Maybe it was his name that gave me the link. And maybe it was the proximity of seeing “Son of Saul” at the Boulder Jewish Film Festival on the week after the Haftarah of Parshat Zachor about the story of King Saul and his tragic fall at the battle of Amalek. Or maybe it was reading a review even before knowing that the movie would win the Academy Award for best foreign film – a review calling it one of the greatest films ever made. Or finally maybe it was the amazing prophecy in the book of Esther linking the sons of Haman to the ten Nazis who were hung at the Nuremberg trials. (Please google for details if you are unfamiliar with that connection.)
Whatever the trigger, when I saw Saul finally smile at the end of the most relentlessly nightmarish film I have ever seen, I couldn’t help having a Purim association. Some reviewers and comments considered the film’s ending to be artificial and tacky and a betrayal of the unremitting gloom of the movie. But I saw the smile differently. I referred to it in brief at the talkback after the film. People had a great variety of opinions as to the significance of the smile, and the appearance at the conclusion of a child that may or may not have been his son, or may or may not have been real. But I kept thinking of the back story of the original Saul, the first king of Israel and the one who was dethroned because he refused to kill Agag.
In the book of Samuel, as the sages elaborate, after the battle, Agag runs away for a night and impregnates a woman who becomes the future ancestor of Haman. When Agag is captured the next day, he is killed by Samuel but goes to his death smiling because he is sure that his evil legacy will continue on, since a possible descendant now remains. On the other hand, the mission to abolish the nation who wants to eliminate both G-d and the Jews from existence also continues, and the protagonists are none other than Mordechai and Esther, direct descendants of Saul’s family. This mission is the reason behind Mordechai’s words to Esther, ‘If you are silent at this time, you and your house will perish…and who knows if not for such a time as this, have you become royalty!’ In other words, this is your family’s designated task, so even if someone else should do the job, you will have lost your chance to complete ‘unfinished business.’ So Esther and Mordechai, against all odds, manage to have Haman and his sons hung on the gallows that he prepared for Mordechai.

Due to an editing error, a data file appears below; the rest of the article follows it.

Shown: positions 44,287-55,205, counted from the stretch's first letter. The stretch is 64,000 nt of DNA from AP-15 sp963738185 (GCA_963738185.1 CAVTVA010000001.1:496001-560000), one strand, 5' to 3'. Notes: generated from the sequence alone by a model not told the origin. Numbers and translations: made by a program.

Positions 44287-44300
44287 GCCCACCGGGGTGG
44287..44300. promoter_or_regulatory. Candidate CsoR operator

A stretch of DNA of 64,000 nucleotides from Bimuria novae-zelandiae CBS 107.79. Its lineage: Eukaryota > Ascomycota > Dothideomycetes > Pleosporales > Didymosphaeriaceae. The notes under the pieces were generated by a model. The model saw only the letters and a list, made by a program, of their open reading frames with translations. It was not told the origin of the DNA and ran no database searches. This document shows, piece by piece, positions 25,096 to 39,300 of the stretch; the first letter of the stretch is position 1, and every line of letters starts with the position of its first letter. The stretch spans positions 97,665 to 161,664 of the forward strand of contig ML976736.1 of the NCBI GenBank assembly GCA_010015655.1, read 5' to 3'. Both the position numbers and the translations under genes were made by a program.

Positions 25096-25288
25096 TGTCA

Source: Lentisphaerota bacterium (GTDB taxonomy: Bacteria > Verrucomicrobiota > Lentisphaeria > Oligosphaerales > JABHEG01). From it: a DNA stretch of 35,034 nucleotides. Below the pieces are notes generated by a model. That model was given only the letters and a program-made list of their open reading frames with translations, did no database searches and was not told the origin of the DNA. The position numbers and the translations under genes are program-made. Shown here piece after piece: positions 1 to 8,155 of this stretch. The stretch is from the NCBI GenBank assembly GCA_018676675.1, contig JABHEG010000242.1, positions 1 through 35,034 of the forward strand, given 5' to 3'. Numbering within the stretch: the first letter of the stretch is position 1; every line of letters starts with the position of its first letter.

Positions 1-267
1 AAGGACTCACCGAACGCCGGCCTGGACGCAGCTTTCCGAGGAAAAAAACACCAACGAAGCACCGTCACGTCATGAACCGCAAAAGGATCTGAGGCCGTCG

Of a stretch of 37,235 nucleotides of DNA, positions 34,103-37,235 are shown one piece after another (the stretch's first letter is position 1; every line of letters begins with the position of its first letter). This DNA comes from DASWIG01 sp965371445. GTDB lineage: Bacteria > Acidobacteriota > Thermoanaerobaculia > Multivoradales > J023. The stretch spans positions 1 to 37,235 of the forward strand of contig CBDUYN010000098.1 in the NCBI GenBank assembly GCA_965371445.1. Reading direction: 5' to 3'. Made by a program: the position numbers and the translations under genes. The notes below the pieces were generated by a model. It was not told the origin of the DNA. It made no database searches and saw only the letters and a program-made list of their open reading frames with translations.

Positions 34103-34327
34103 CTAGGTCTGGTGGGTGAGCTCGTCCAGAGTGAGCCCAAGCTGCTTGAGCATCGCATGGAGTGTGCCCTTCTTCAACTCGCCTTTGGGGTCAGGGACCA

Thus to me the smile at the end of the fictional but true to life film reminds me on one hand, of the smile of the maniacal smile of the Nazis who thought they would succeed in the final solution. On the other hand, it seems much closer to the smile of a king Saul who even after he was so desperate as to consult with the witch of Endor, and who fell on his sword at his last battle because otherwise he would face torture and disgrace at the hands of the Philistines, was still able to smile knowing that the Jewish people were promised to have a ‘saving remnant,’ even if it were a single survivor.
Knowing that we are ongoing bearers of a legacy to carry a message of hope and peace and justice to a broken world, can and should elicit from us a smile that is not artificially tacked on to a history riddled with suffering, but on the contrary is its raison d’etre. As Dustin Hoffman so eloquently put it at a recent interview when he found out that his What else can our comeback be but a groundswell of trust, that sometimes apparently insane faith is the most appropriate response in a world gone mad?
May our unreasonable and stubborn happiness carry us through this Purim to see the fulfillment of the verse from the Megillah, that we say every week as Shabbat departs…’The Jews had light, happiness, joy and value,’ so may it be for us and all humanity speedily in our days!